From “Eastern Brushes” album
“We are back to Plato’s Cave. The world is reduced to shadows & lights dancing upon the walls. The walls are real, they flicker, omnipresent. They are the screens of our tablets, computers, and smartphones. I’ve been drawing and scribbling on them with my fingers since 2012. I feel both Paleolithic and contemporary. I am a new Cave Artist. Huge swathes of our cultural heritage are collapsing and disappearing. We have lost and forgotten so much, but we are reminded of our losses and memories. The walls are closing in on us, they are too close, we cannot see well. It’s all here, on these pages, including the shards of visual codes that survived but became incomprehensible. The puzzle’s changed rapidly, we had to keep up, yet the reflections rushed on. The walls are getting smarter, they have begun to absorb us, perhaps one day we will merge. Conceivably they will reflect us better than we have ever reflected on ourselves. The following works are still a record of the human condition.”
— Igor Satanovsky
Igor Satanovsky (b. 1969 in Kiev) is a visual artist, poet, editor, translator, curator, and award–winning book designer. He had solo art exhibits at the Zverevsky Center of Contemporary Art in Moscow (2019) and Outpost Gallery II in NYC (2017); and collaborated with Boris Lurie Art Foundation on organizing and curating various International art projects since 2010, including Boris Lurie’s retrospectives at Berlin Jewish Museum (2016) and the State Russian Museum in St. Petersburg (2019). Igor is Chief Editor of Novaya Kozha, a Russian-language almanac of arts and letters, and a recipient of the 2021 David Burliuk Prize (Otmetina) for experimental poetry. He authored seven collections of poetry and two albums of graphics. He is a member of the editorial boards of A Dictionary of the Avant-Gardes (Richard Kostelanetz, various editions, USA/UK, 1999–2019) and Cultural Dictionary of the 21st Century (Moscow, 2020).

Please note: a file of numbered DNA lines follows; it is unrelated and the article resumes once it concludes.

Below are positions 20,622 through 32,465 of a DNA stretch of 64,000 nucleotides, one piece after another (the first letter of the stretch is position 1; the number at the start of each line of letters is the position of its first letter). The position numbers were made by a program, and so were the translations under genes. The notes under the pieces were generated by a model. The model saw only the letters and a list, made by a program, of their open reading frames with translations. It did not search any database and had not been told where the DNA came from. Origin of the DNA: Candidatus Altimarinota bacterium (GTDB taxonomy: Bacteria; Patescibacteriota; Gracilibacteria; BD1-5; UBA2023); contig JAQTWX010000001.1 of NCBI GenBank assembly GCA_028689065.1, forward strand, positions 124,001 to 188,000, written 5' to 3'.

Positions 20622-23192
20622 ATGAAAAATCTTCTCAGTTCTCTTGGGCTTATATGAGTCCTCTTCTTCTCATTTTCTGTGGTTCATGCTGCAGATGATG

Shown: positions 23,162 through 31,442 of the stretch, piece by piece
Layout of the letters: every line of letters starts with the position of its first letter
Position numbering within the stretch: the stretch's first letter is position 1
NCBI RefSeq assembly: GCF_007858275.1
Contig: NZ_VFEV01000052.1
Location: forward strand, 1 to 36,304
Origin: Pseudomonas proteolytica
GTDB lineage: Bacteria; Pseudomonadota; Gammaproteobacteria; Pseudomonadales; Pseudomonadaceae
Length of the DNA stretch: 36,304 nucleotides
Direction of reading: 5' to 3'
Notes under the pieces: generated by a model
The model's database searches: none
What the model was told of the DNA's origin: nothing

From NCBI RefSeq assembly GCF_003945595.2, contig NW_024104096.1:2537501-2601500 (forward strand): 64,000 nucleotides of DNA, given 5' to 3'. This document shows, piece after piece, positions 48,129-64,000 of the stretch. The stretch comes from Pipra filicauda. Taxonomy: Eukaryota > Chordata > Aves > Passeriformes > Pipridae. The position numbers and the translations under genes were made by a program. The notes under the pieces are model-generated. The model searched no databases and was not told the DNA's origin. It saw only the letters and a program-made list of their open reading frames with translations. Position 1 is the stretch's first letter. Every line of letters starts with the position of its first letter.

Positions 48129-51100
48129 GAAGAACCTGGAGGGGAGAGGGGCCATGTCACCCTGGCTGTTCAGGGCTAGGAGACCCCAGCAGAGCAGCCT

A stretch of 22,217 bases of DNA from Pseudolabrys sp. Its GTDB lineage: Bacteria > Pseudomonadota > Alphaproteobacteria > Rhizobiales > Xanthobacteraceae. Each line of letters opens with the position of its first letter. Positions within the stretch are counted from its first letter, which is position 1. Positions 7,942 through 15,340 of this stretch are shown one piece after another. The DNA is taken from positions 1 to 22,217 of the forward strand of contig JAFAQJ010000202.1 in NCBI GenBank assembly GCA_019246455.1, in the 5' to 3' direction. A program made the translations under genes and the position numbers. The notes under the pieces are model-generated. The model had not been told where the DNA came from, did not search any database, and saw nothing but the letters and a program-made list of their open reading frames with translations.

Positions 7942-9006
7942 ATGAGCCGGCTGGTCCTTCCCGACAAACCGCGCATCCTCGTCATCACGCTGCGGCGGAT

This collection, compiled, translated, and edited by poet and scholar Ian Probstein, provides Anglophone audiences with a powerful selection of Mandelstam’s most beloved and haunting poems.
Four teenagers grow inseparable in the last days of the Soviet Union—but not all of them will live to see the new world arrive in this powerful debut novel, loosely based on Anton Chekhov’s The Cherry Orchard.
Every character in these twenty-two interlinked stories is an immigrant from a place real or imaginary. (Magic realism/immigrant fiction.)
A book of poems in Russian by Victor Enyutin (San Francisco, 1983). Victor Enyutin is a Russian writer, poet, and sociologist who emigrated to the US from the Soviet Union in 1975.
This collection of personal essays by a bi-national Russian/U.S. author offers glimpses into many things Soviet and post-Soviet: the sacred, the profane, the mundane, the little-discussed and the often-overlooked. What was a Soviet school dance like? Did communists go to church? Did communists listen to Donna Summer? If you want to find out, read on!